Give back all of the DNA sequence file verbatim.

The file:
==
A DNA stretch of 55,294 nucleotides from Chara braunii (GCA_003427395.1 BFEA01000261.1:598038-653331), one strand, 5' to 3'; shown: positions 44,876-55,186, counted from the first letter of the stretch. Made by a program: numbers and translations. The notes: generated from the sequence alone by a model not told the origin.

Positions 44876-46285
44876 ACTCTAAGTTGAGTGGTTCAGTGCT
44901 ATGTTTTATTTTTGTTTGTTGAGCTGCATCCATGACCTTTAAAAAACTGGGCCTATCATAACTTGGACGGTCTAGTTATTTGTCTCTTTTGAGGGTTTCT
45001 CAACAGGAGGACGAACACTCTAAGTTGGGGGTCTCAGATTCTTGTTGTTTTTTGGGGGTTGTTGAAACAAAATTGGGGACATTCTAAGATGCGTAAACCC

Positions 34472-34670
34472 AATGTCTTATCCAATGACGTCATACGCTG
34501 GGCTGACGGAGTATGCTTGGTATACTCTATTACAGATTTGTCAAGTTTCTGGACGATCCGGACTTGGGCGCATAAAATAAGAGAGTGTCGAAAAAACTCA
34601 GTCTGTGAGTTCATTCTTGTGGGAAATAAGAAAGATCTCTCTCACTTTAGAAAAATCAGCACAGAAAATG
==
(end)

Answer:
A DNA stretch of 55,294 nucleotides from Chara braunii (GCA_003427395.1 BFEA01000261.1:598038-653331), one strand, 5' to 3'; shown: positions 44,876-55,186, counted from the first letter of the stretch. Made by a program: numbers and translations. The notes: generated from the sequence alone by a model not told the origin.

Positions 44876-46285
44876 ACTCTAAGTTGAGTGGTTCAGTGCT
44901 ATGTTTTATTTTTGTTTGTTGAGCTGCATCCATGACCTTTAAAAAACTGGGCCTATCATAACTTGGACGGTCTAGTTATTTGTCTCTTTTGAGGGTTTCT
45001 CAACAGGAGGACGAACACTCTAAGTTGGGGGTCTCAGATTCTTGTTGTTTTTTGGGGGTTGTTGAAACAAAATTGGGGACATTCTAAGATGCGTAAACCC

Positions 34472-34670
34472 AATGTCTTATCCAATGACGTCATACGCTG
34501 GGCTGACGGAGTATGCTTGGTATACTCTATTACAGATTTGTCAAGTTTCTGGACGATCCGGACTTGGGCGCATAAAATAAGAGAGTGTCGAAAAAACTCA
34601 GTCTGTGAGTTCATTCTTGTGGGAAATAAGAAAGATCTCTCTCACTTTAGAAAAATCAGCACAGAAAATG